Once more into the breach.
Last week was a rather busy one for me, full of all sorts of fun musings about evangelicals and sex. In addition to the two parts of my review of Driscoll’s book, I also penned the following at Christianity Today:
In short, if there were more talk about sex elsewhere in the church, perhaps in the privacy of our communities and classrooms, we might get away with a good deal less of it from our pulpits and our publishing houses. Until then, the message will continue to get drowned out amidst the bombardment of infotainment that our evangelical world suffers from. In other words, if the message is not getting through, we might think about changing the messenger and method. Otherwise, the sensationalistic path of least resistance inevitably comes to the fore.
Just as importantly, learning how sexuality is a community concern gives a voice to those who are frequently ignored when the topic arises: those who are single, and especially singles who may be called to that state. It’s paradoxical, of course, to think that those who might never have sex have something to teach the married about it. But within the community of the church, single people have an indispensible role in reminding the married that for all its joys and pleasures, life without sex is not one of drudgery or disappointment. Rather, it contains within it the possibility of fruitful adventure. As Oliver O’Donovan wonderfully puts it, “[The New Testament church] conceived of marriage and singleness as alternative vocations, each a worthy form of life, the two together comprising the whole Christian witness to the nature of affectionate community. The one declared that God had vindicated the order of creation, the other pointed beyond to its eschatological transformation.”
Yet for all our earnest attempts to speak the language of culture about sexuality, we evangelicals should be careful to not let go of the fundamental mystery that is at the heart of the sexual union. When St. Paul, a controversial figure himself when it comes to such things, writes to the Ephesians that “a man shall leave his father and mother, and shall hold fast to his wife, and the two shall become one flesh,” he follows it up in his next breath by reminding us that “this mystery is profound” (Ephesians 5:31-32). Sex, for Christians, is not less than an act for the purposes of physical pleasure, but it is more than that, much more. It is an image of the relationship we believe is at the heart of the universe, a relationship that is as mysterious as it is beautiful.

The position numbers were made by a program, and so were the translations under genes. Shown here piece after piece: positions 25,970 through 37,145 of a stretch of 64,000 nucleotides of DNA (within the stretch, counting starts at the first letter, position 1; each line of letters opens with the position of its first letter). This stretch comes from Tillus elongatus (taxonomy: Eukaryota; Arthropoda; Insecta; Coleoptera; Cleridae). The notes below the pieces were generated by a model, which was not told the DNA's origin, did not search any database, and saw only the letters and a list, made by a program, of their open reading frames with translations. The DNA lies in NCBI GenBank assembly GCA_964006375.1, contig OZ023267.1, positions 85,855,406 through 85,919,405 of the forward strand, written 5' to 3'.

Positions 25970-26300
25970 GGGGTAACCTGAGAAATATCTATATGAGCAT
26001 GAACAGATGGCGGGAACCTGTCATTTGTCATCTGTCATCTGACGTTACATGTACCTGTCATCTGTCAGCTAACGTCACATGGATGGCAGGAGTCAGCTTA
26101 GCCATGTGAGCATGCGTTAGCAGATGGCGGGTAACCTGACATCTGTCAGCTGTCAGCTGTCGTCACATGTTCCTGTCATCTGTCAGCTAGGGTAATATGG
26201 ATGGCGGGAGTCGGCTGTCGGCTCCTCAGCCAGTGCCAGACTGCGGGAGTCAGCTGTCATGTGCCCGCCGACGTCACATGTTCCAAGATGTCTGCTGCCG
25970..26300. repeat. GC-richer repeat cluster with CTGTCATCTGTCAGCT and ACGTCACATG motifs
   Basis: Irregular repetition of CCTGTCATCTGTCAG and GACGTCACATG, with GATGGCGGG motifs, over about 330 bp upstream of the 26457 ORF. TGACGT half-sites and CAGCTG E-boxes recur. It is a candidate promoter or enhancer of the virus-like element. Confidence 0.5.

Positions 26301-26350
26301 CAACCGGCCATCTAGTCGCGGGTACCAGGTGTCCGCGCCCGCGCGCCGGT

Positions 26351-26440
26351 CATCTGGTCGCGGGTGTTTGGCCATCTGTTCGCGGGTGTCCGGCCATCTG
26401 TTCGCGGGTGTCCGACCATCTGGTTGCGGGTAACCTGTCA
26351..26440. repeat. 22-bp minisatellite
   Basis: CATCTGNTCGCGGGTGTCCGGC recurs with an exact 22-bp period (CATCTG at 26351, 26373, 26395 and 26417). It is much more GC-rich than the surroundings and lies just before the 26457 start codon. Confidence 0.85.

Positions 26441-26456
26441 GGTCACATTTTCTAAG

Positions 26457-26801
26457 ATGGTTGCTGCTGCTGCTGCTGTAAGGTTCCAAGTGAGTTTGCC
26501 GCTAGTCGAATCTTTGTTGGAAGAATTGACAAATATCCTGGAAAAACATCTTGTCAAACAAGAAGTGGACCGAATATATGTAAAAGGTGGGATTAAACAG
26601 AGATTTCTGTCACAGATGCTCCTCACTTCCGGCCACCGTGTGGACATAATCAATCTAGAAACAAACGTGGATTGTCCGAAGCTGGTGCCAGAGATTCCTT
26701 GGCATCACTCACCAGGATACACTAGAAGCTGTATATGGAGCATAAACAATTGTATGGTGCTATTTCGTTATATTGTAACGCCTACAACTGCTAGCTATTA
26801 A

At the same time, the Bible does speak frankly and openly about human sexuality (including homosexuality, but that is a matter for a different time). Yet its most sustained teaching on the matter, the Song of Solomon, is cloaked in metaphor and allusions. The language of poetry is not that of prudes: rather, it is that of lovers, of those who know by delighting in the body that the anatomical descriptions fail to capture the enchantment. Poetry is its own fusion of modesty and eroticism: it includes the physical within itself, while going beyond it. Which, I’m told, is near how a metaphor works.
The Song helps us relearn what nearly every civilization before ours already knew: Sex is allegory, and as allegory it is metaphysics and theology and cosmology. For Christians, sexual difference and union is a type of Christ and the church: How could an erotic poem (and in the Bible!) be anything but allegory? From the Song we relearn that poetic metaphor does not add meaning to what is itself mere chemistry and physics. Nor is erotic poetry a euphemistic cover for Victorian embarrassment. Poetry elucidates the human truth of human sexuality, and it seems uniquely capable of doing so. Only as allegory does the Song have anything to teach us about sex. Only as allegory can the Song play its central role in healing our sexual imaginations.